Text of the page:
You can also be totally open with the fact that you're in the muck and mire of a transition - it's up to you. The point is that it's important to know what our lines are and, when those get crossed, assert our needs and confidently redirect the conversation.

There's no reason you have to be interrogated this holiday season. You call the shots, and you get to decide what you do and don't want to talk about.

S: Self-care

Taking care of yourself is always important, but it's 1,000,000 times more important when you're going through a major transition. This holiday season (and anytime you're doing work on yourself), make sure self-care is a priority. That could look like splurging for a massage while the rest of your family goes shopping, taking a lot of space in your room, going on walks alone, using mantras, or having a friend on speed dial.

The holidays can be a hard time for many of us, for lots of different reasons, but by taking extra good care of our spirits and bodies, it's possible to enjoy them and the fullness they bring.

megan leatherman career coach and human resources consultant
megan leatherman career coach and human resources consultant

Remember IFCBS this season and anytime you're in the midst of making a change that you're a little unsure about.

If you're in the midst of a holiday gathering or professional event and are just feeling exasperated and like you really do want to make a change but aren't sure how, I'm around. You can always drop me a note here or work with me in a more formal way.

I've been where you are and have felt that sense of dread knowing I'd have to update others on my career. I hope that maybe with this information, it will be a little less painful for you. Take good care of yourself this season, and please reach out if you need to.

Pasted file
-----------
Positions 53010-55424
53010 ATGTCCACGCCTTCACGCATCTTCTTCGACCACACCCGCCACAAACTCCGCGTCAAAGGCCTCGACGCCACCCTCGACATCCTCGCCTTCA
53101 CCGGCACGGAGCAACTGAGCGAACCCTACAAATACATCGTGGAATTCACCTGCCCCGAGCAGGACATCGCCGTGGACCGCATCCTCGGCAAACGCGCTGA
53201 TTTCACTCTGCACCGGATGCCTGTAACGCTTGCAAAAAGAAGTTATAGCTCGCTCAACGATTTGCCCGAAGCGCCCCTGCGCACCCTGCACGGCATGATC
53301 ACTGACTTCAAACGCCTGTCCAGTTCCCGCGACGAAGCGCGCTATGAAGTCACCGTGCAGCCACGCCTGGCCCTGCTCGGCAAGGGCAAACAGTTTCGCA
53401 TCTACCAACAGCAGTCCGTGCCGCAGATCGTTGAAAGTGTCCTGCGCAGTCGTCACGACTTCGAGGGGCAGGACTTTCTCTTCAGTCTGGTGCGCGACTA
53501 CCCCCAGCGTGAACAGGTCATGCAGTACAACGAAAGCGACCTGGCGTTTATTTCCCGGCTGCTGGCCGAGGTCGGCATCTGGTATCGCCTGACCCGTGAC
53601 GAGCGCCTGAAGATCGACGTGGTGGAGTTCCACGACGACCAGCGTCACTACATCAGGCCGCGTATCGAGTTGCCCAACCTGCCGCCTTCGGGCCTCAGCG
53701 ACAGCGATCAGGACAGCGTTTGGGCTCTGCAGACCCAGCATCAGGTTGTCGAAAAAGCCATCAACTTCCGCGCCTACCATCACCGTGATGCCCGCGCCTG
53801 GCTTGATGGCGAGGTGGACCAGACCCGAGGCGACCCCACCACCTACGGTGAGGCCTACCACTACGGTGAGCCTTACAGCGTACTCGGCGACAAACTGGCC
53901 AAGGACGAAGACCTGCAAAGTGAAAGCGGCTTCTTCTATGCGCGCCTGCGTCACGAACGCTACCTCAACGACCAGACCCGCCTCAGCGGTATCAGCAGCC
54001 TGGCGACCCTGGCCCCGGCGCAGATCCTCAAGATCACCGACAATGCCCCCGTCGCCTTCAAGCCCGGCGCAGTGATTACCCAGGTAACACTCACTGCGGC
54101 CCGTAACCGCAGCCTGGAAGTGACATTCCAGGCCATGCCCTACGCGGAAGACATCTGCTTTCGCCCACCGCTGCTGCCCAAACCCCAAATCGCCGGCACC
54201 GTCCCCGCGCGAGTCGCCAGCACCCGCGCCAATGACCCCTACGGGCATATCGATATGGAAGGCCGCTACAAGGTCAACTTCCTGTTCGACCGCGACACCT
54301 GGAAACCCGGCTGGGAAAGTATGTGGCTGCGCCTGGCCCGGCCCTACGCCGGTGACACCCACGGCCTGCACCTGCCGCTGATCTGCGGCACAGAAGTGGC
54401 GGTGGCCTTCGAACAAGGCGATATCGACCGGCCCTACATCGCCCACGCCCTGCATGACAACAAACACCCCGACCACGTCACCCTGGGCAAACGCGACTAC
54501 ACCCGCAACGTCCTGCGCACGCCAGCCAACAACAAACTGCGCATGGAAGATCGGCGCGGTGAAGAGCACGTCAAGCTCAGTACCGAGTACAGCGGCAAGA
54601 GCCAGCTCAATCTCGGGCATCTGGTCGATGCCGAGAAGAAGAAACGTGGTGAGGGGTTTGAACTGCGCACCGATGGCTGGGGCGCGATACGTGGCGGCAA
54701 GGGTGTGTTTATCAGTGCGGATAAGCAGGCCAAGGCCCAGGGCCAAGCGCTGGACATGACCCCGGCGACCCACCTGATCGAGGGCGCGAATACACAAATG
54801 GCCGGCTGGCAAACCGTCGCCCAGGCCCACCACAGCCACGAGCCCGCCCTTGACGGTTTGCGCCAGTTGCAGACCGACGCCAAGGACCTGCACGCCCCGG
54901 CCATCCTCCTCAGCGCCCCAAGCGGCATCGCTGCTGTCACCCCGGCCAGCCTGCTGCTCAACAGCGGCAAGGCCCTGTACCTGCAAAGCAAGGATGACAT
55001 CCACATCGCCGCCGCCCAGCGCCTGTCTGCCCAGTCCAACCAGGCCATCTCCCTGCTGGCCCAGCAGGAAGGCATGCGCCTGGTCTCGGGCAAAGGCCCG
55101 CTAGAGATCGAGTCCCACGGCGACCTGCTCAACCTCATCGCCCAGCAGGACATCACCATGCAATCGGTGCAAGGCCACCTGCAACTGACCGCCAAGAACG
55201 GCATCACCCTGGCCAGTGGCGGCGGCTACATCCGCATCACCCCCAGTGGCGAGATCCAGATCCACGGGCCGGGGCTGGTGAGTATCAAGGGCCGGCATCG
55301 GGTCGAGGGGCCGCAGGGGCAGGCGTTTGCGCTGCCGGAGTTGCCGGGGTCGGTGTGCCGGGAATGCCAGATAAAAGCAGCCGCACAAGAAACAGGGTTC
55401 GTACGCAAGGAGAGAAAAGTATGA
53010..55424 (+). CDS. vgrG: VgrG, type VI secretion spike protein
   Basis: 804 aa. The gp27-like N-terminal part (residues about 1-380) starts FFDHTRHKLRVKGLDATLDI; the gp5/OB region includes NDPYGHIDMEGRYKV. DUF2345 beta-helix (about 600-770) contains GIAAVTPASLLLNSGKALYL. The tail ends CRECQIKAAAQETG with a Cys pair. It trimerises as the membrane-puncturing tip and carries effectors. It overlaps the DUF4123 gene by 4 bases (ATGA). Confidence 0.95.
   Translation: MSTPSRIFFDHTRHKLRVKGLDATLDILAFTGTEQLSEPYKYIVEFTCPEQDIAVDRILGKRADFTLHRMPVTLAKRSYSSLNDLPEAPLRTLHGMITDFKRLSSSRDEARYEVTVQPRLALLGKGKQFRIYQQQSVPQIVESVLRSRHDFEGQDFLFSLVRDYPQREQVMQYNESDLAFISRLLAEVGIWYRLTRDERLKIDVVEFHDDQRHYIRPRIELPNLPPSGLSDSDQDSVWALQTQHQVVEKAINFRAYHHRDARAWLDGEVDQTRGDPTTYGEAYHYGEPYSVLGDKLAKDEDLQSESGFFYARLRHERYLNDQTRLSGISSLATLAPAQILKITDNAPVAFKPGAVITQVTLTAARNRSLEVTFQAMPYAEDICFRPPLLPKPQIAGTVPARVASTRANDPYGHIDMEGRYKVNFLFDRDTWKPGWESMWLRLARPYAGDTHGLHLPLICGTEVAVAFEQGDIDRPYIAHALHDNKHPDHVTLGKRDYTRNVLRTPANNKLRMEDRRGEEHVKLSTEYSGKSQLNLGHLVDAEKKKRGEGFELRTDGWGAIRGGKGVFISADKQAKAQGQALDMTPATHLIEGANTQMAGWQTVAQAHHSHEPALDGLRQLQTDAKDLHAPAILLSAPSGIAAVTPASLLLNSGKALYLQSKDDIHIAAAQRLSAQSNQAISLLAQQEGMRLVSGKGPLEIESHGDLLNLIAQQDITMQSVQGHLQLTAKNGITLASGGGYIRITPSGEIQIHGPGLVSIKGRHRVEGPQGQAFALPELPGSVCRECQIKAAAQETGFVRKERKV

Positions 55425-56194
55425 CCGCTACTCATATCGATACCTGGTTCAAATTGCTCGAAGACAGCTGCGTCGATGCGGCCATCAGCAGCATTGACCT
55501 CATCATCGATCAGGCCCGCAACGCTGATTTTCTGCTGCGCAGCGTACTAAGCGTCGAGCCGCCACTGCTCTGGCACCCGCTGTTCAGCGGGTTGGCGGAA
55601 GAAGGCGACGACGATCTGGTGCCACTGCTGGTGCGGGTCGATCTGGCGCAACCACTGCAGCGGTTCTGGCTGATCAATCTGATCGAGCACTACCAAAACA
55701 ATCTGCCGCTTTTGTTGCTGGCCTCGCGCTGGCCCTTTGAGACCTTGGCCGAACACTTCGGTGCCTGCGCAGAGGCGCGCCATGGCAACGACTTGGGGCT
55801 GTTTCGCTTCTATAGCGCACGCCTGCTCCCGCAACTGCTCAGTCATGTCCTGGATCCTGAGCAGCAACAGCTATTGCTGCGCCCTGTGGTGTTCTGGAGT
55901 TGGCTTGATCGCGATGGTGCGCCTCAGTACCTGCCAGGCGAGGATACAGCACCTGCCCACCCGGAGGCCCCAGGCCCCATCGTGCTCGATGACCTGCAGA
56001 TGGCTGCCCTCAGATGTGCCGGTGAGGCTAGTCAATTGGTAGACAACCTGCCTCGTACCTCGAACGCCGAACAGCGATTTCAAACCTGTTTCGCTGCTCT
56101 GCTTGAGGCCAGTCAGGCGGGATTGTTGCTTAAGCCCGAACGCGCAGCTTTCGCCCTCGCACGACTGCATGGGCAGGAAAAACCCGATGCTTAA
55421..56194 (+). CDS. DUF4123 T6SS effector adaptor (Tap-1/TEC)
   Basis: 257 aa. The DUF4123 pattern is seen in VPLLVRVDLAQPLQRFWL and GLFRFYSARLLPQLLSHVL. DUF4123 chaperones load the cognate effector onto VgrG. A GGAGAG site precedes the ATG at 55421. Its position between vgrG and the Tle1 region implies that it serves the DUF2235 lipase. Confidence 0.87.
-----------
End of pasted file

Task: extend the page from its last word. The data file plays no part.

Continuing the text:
What Happens at Work...Stays at Work?

I recently got to speak to a group of Human Resources students at Portland State University, and I went in to talk to them about integrity. megan leatherman career coach and human resources consultant

My intention was to share with them how powerful integrity can be in our careers, and how it not only sets us apart from others, but it keeps us healthy and full.

One definition of integrity is "the state of being whole, entire, or undiminished," meaning that when we're living in alignment with our values, we're complete.

The truth is, there are a lot of working people who have lost integrity. They've been shaped and rewarded over time to cut corners. They choose to hide their mistakes, or blame them on others. They're so afraid of not fitting in that they never challenge the status quo.

A funny thing can happen when we're part of an organization led by people without integrity: we become like them.

We excuse behavior that we'd never excuse in our personal lives. We look away from problems that we don't want to deal with. We stay silent even when the question that needs to be asked is burning inside of us.